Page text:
Over the course of 2020, three rounds of public auctions were held to invest in lands belonging to people displaced from formerly opposition-held territory in rural Hama, Idlib and Aleppo governorates. The first was to invest in the pistachio crop, the second for olive picking and the third for cultivating wheat. These auctions were organised by the security and military committees in these governorates, through the government-affiliated Farmer Leagues.
Between August 2019 and March 2020, regime forces captured around 230,000 hectares of farmland in rural Hama and Idlib, as well as 350 hectares in rural Aleppo. Many owners of these lands fled the regime’s military advances, heading to opposition-held territory in northern Aleppo and Idlib governorates.
Since the end of 2019, the heads of security committees issued instructions to tally the agricultural lands whose owners live in so-called “terrorist areas” outside Syrian government-controlled territory. And since mid-2020, public auctions have been held to invest in some of those lands. The properties included farmland in 38 villages and towns across rural Hama governorate, 70 villages in Idlib and 11 villages in Aleppo. The auctions were held at cultural centres and the headquarters of the various Farmer Leagues, with the winners usually obligated to invest in or cultivate a certain crop for one season.
Some of the auctions for investing in wheat cultivation, held in November 2020, were announced as part of a drive to collect debt owed to the Agricultural Cooperative Bank by the original owners of the land, albeit without any specific information on the number of debtors or the sizes of their debts. Proceeds from the auctions held between June and July 2020 for the pistachio harvest were given to the Fund for Supporting Martyrs. The fund is affiliated with the local branch of the Office for the Central Commission to Support and Monitor the Situations of Martyrs’ Families in Hama governorate, which itself is affiliated with the Hama branch of the Baath Party.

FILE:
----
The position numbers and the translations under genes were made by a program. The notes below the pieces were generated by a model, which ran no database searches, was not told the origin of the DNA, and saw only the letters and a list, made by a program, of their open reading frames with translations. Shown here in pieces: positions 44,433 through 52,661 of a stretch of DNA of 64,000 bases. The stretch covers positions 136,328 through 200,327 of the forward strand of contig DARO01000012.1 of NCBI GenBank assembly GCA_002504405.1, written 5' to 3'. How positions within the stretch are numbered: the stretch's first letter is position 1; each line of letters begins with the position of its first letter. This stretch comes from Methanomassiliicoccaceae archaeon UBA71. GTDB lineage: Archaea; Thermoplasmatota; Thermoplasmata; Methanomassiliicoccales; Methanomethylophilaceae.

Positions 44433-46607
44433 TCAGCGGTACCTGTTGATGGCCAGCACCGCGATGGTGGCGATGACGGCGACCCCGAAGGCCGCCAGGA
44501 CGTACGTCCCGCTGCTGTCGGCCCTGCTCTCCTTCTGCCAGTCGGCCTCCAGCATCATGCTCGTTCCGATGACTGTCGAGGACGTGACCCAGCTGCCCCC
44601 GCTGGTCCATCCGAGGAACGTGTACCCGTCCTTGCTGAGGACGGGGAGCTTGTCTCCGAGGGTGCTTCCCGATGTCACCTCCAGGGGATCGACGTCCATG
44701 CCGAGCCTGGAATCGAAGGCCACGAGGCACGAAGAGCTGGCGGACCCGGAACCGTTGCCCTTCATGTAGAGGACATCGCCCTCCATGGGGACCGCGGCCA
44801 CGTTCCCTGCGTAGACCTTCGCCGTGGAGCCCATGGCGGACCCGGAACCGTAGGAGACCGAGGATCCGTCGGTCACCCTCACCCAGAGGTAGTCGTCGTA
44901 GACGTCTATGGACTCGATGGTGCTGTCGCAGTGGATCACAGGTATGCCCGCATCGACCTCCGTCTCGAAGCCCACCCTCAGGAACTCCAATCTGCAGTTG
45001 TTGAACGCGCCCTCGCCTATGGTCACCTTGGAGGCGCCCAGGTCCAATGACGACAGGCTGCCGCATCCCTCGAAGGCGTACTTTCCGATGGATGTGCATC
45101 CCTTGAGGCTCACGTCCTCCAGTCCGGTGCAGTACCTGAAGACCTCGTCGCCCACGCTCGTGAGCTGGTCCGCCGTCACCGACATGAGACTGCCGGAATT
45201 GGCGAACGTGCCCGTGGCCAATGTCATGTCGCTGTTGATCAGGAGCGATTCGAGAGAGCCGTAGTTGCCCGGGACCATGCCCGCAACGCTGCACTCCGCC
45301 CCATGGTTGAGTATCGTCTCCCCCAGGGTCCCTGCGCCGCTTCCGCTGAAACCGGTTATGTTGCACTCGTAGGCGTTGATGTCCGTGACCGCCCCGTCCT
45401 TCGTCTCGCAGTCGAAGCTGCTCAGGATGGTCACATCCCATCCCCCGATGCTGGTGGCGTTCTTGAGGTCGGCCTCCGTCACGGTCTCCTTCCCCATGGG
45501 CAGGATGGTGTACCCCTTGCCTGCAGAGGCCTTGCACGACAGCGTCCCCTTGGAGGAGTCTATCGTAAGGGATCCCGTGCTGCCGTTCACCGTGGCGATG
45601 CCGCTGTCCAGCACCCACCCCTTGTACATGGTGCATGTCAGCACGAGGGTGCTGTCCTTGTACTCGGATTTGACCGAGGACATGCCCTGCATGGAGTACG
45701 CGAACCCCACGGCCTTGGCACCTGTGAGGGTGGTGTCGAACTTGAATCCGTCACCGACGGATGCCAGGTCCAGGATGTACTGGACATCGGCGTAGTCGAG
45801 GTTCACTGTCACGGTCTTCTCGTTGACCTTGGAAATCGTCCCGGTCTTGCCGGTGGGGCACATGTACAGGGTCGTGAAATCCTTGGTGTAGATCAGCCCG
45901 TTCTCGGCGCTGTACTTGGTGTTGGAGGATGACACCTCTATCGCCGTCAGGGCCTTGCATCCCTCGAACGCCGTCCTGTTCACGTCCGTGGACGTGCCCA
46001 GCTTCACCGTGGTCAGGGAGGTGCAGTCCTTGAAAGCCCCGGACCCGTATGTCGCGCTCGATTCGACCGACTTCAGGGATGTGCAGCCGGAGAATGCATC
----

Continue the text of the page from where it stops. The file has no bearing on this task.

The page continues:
Collecting funds, searching for new sources of funding or imposing wheat cultivation as part of a larger government strategy to face Syria’s bread crisis could all be logical reasons behind the recent spate of public auctions of farmland. However, these auctions have raised fears among displaced people that their properties could soon be confiscated. Pro-opposition news sites have reported that the regime has indeed started confiscating additional farmland under the pretext that their owners are “terrorists”, in line with Anti-Terrorism Law No. 19 of 2012. The Syria Report was unable to independently verify these reports. No court ruling has yet been issued in this regard by the Terrorism Court, nor has there been a ruling to sell the properties of those convicted under the provisions of the Syrian Civil Procedure Law No. 1 of 2016.
Likely the largest danger from these public auctions of displaced Syrians’ lands is the violation of the owner’s rights to use, exploit and dispose of their property—rights guaranteed by the constitution and legislation on ownership. Article 768 of the Syrian Civil Code stipulates that “the owner of the thing itself, within the limits of the law, has the right to use it, exploit it and dispose of it,” while Article 770 says the owner has “the right to all of its benefits, products and attachments, unless there is a text or agreement to the contrary”.
If an owner violates their rights to use, exploit and dispose of their property, they may lose their right of ownership in one of two ways: First, ownership may be forfeited in cases where agricultural lands distributed by the Agrarian Reform Law are not used. Second, an owner’s right to dispose of properties given under land grants may also be forfeited after failure to plough the land for a period of five consecutive years, according to the Civil Code.
That said, the main driver behind the government’s push to invest in displaced people’s farmlands could be a desire to transfer possession of those lands to their current investors. Possession of a piece of land requires that the holder get ahold of the property and carry out material work on it, such as farming, if it is agricultural land. The holder must also have the intention to use the property and appear as its owner. However, in the case of the auctioned farmlands in Hama, Idlib and Aleppo, these steps may face a legal dilemma in that the current investor in the land is considered a usurper because the property seizure took place without any legal document for possession. The seizure also occurred under duress, as the owner was not present, having been forced to flee their land.
Source: Social Media